Those who most loudly denounce Fake News are typically those most aggressively disseminating it.

Deckard  posted on  2018-02-25   14:55:29 ET  Reply   Trace   Private Reply  


#15. To: Liberator (#13)

Frankly, the credibility of the ACLU wanes...as does the cred of this author from The Nation. NOT surprising.

There are times when ACLU or The Nation or Mother Jones or even National Enquirer get a real story that no one else is following or, due to the advertising budgets of some dirty actors, will not expose these stories to the public.

That doesn't require you to sign up with these outlets or organizations for their full agenda. It's either true or it's not. And the proof is pretty abundant, based on full reporting stats from 4 states to the feds. The real question is why other news outlets haven't reported on this, any more than they report much on baseless civil asset forfeiture or on the use of SLAPP lawsuits to silence anyone who objects to some big business or corporation.

For instance it linked to story, 'The U.S. Is Locking People Up For Being Poor', which is BS.

In effect, it is true. Admittedly, it's a clickbaitish headline pitched to a Lefty audience. But that title doesn't cast doubt on the factual content of the article.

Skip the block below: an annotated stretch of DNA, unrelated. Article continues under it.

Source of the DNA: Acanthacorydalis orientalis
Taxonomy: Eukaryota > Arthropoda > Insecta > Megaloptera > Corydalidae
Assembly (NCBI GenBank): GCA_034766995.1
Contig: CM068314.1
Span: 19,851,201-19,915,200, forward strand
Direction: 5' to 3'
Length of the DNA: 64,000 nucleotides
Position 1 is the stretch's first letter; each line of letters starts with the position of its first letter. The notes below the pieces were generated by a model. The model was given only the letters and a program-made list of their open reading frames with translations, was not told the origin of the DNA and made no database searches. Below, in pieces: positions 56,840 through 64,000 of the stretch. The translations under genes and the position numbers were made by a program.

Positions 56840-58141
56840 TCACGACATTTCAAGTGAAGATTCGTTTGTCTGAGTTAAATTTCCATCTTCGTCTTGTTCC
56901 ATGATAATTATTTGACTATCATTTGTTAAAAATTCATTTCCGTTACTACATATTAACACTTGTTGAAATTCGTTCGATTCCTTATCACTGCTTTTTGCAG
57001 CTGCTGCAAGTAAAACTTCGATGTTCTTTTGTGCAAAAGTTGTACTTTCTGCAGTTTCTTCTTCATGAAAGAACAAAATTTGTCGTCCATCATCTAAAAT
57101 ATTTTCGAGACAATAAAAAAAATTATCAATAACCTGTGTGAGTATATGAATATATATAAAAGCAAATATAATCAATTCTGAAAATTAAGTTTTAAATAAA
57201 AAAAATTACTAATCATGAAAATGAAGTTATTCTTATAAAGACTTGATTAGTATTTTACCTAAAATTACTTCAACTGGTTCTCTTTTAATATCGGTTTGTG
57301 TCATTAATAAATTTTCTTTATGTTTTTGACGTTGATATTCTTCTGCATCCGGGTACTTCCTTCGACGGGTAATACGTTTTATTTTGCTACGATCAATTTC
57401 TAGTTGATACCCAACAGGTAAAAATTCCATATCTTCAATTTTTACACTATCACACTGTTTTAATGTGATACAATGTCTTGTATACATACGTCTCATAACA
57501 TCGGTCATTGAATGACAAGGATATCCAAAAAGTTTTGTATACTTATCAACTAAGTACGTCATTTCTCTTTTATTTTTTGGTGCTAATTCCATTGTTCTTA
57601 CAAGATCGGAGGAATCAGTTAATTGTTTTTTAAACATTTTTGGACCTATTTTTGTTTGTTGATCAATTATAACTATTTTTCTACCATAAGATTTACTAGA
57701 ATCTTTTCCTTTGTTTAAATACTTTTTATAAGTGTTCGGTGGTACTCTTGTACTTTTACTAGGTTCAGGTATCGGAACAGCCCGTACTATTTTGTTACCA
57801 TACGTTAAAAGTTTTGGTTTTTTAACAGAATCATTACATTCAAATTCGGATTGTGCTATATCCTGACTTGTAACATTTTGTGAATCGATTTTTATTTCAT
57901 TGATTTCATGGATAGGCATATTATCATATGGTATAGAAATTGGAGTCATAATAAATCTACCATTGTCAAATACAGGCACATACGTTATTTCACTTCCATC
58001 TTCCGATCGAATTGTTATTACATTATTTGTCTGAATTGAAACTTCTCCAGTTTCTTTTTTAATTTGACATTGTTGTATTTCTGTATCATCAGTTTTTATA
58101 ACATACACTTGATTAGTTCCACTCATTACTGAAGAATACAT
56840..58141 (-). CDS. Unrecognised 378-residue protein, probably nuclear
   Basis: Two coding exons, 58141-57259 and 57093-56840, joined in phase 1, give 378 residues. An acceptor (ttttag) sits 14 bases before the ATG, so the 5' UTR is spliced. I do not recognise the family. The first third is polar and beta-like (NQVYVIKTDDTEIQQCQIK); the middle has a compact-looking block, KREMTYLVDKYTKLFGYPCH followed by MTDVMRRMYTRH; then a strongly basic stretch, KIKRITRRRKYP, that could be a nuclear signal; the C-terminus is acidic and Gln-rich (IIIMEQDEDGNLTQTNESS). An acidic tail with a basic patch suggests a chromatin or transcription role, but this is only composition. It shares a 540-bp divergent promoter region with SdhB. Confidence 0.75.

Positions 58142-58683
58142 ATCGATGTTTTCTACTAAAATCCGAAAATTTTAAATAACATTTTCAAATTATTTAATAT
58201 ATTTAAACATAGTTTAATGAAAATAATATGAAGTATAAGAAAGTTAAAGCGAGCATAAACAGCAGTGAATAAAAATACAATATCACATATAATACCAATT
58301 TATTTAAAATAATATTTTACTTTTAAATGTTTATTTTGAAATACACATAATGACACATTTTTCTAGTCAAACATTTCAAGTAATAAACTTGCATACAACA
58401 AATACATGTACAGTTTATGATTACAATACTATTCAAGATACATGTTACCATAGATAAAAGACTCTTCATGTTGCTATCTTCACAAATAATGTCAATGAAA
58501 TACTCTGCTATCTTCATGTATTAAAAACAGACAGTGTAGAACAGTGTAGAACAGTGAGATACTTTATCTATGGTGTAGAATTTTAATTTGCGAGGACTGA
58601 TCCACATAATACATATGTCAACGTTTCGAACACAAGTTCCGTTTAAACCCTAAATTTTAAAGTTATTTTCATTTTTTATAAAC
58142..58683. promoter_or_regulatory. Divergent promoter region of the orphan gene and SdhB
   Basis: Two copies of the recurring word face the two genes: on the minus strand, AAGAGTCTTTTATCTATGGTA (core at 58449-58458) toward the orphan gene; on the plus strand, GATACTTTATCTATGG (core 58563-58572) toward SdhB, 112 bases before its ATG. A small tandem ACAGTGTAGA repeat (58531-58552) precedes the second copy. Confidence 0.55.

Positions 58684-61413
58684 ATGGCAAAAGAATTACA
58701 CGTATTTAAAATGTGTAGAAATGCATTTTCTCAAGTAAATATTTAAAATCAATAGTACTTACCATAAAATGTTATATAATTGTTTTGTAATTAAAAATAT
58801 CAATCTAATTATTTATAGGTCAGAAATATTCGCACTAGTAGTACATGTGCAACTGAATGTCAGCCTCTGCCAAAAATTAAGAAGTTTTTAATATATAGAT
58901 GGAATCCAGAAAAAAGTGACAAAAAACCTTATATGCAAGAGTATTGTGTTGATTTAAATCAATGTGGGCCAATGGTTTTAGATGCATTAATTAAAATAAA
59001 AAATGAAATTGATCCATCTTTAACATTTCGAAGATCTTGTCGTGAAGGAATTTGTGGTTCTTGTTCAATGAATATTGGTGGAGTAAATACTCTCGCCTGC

Tooconservative  posted on  2018-02-25   15:16:28 ET  Reply   Trace   Private Reply  


#16. To: Deckard (#14)

However they seem to pick and choose which rights they defend

Which is why no one signs up with the ACLU any more except Lefties.

People forget that the ACLU once had a lot of Republicans in it. How many people recall Dick Thornburg, U.S. attorney general during the first Bush presidency, was a strong member of the ACLU and quite active in his state's organization until he resigned in 1969? Thornburgh is still active, having forced out Dan Rather at CBS as their investigator and working for the Paterno family to really call into question the Louis Frieh report on the Penn State pedophile scandal. He was a good A.G. overall, a lawyer with a great career and who has an impeccable reputation. He's old but still hitting above his weight.

Thornburgh, a former Republican governor of Pennsylvania, is a strong supporter of the vice president and was once rumored to be a potential running mate for Bush.

In the campaign, Bush has attacked his Democratic opponent, Gov. Michael S. Dukakis of Massachusetts, as a "card-carrying member of the ACLU."